• Do not insult or confront the adult who harmed them. Report to police if a crime has been committed, or to local authorities or a supervisor. Professionals should make notes about what was said using the child’s words.
  • Do not share or view sexual images of children.

Ask questions or report an adult when they:

  • Cause harm to a child, or act in a way that could result in harm
  • Break rules of supervision in professional roles
  • Threaten, bribe, or instruct a child or children to keep secrets from other adults
  • Provide a child with illicit experiences (such as drugs, alcohol or access to adult materials, such as pornography)
  • Talk about sex in age inappropirate or role inappropriate ways
  • Request or view sexual images of children
  • Touch a child in a way that harms them or is inappropriate

Report Suspected Abuse

You may be the adult a child is counting on for help. If you are concerned or something seems “off,” please report your suspicion of abuse.  Mandated reporters must make a report within 24 hours to either a supervisor or local authorities.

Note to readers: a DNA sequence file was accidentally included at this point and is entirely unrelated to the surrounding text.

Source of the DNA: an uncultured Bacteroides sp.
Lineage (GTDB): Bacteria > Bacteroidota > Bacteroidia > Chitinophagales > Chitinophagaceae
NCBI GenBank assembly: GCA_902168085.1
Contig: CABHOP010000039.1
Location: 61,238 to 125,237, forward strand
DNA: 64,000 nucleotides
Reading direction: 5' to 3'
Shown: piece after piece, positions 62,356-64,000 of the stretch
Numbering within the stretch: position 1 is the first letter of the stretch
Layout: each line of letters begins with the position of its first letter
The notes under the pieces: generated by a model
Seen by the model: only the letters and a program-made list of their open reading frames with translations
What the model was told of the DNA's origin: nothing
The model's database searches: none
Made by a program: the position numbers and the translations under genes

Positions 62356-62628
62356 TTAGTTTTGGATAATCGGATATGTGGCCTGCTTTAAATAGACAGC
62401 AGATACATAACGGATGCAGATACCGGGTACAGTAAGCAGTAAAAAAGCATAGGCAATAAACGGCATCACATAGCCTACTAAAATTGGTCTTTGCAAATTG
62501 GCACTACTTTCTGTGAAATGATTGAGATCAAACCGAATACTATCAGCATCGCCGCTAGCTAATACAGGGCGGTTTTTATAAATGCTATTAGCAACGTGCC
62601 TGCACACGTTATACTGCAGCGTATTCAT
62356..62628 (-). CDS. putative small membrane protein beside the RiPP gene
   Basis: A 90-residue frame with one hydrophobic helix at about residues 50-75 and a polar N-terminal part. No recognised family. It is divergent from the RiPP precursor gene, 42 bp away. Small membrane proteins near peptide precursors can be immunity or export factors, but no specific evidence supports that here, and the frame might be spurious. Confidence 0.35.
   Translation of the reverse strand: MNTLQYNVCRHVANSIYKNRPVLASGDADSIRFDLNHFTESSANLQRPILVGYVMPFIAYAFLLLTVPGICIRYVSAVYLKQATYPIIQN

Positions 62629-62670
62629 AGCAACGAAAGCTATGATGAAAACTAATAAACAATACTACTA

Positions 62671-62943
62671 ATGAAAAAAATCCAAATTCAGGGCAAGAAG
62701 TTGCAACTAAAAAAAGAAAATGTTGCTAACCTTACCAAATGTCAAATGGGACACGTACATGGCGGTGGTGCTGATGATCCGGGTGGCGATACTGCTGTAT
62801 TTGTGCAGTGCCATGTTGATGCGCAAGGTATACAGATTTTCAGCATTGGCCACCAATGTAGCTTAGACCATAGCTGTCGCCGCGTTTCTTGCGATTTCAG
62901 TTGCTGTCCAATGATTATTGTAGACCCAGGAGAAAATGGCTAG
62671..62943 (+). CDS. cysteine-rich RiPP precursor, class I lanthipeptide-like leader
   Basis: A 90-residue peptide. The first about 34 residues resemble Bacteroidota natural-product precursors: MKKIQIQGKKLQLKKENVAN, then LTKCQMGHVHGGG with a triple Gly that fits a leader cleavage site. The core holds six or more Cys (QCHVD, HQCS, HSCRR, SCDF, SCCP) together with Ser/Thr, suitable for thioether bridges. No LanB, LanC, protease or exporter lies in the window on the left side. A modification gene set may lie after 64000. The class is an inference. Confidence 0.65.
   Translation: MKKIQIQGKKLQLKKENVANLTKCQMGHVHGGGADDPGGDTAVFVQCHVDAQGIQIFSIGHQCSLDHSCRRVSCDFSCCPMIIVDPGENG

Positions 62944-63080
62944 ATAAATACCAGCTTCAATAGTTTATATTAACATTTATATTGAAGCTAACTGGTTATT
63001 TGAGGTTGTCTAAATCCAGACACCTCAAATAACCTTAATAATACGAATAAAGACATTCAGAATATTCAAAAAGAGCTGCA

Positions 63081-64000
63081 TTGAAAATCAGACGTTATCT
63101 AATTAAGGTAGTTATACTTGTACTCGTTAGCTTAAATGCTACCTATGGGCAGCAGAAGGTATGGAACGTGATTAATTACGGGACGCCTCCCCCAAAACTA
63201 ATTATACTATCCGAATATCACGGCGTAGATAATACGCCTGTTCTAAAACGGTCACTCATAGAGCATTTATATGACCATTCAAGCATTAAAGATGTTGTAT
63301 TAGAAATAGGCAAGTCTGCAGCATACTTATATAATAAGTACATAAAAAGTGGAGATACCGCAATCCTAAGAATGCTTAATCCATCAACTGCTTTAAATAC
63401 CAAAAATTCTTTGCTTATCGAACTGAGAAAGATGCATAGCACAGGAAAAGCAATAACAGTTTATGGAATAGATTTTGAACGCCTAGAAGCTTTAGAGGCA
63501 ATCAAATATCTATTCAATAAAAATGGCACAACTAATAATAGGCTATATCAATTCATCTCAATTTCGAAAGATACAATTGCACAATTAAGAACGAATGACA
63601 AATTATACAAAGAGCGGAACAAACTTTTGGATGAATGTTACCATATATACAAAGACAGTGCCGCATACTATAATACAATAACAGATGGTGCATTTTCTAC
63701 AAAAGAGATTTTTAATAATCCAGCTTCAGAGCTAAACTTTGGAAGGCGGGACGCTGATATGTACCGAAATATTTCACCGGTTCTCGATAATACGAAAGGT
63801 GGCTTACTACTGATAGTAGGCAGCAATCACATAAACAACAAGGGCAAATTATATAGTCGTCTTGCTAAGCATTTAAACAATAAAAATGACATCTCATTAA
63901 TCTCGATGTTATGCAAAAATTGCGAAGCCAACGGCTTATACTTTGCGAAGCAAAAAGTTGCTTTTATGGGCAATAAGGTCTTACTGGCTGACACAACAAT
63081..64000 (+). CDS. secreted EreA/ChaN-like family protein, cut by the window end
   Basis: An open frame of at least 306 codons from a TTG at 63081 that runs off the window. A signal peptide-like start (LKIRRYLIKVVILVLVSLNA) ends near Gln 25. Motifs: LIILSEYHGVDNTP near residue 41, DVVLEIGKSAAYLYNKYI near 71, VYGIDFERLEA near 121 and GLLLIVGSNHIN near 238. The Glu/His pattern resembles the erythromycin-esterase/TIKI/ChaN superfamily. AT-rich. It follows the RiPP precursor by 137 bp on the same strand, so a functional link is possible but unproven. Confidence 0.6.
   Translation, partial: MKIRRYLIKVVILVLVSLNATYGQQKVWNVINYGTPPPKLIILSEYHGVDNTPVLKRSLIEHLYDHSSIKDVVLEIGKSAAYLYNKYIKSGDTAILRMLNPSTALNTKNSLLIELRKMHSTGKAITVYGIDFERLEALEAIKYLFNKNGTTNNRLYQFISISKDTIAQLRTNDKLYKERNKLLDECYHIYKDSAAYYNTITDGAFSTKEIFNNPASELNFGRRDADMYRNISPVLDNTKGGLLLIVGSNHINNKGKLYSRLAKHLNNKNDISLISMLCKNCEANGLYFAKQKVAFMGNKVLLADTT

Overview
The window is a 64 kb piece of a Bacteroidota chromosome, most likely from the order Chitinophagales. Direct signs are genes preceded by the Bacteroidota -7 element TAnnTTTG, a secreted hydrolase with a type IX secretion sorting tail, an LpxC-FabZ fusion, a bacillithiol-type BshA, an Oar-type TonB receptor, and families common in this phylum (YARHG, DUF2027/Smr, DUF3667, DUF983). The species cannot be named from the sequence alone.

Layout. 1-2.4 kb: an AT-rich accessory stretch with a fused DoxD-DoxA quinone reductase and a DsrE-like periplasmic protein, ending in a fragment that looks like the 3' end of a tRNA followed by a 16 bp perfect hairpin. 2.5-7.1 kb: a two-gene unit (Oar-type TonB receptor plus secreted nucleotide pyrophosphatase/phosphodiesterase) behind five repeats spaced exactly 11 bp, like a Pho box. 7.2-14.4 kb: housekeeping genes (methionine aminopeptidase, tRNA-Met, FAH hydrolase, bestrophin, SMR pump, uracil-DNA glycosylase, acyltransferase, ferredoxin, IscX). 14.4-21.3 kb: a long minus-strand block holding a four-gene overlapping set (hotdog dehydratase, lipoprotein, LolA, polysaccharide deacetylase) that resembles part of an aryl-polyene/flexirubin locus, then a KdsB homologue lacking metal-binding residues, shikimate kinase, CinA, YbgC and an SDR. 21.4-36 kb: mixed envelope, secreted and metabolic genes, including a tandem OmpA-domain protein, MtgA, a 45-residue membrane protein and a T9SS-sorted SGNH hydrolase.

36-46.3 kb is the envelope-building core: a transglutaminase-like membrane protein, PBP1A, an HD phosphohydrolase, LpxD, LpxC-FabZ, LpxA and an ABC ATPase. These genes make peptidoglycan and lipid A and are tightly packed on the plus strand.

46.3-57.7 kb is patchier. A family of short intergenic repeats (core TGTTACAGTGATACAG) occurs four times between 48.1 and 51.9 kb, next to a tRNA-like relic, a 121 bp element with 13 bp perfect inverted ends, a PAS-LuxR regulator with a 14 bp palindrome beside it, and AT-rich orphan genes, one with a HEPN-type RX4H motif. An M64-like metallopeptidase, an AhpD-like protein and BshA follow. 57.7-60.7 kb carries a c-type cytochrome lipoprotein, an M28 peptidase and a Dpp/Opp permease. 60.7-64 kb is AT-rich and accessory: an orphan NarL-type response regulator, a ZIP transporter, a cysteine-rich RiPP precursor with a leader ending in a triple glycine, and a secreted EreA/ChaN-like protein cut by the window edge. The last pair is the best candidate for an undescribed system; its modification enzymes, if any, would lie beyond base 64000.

Call the Virginia hotline at 1-800-552-7096 or your local CPS department.

Report cases of online abuse or exploitation, including inappropriate adult content aimed at children to the National Center for Missing & Exploited Children (NCMEC) at report.cybertip.org.

You can help prevent child abuse and neglect.

Child abuse cuts across all boundaries of race, education levels, and income brackets.

There are more than 20,000 reports of child abuse in Northern Virginia every year, and 3.5 million reports annually in the United States.

What is Child Abuse?

Child abuse is any mistreatment of a minor that results in harm or injury. It usually happens at home, involving a person the child knows well, like a parent, relative, babysitter, or friend.​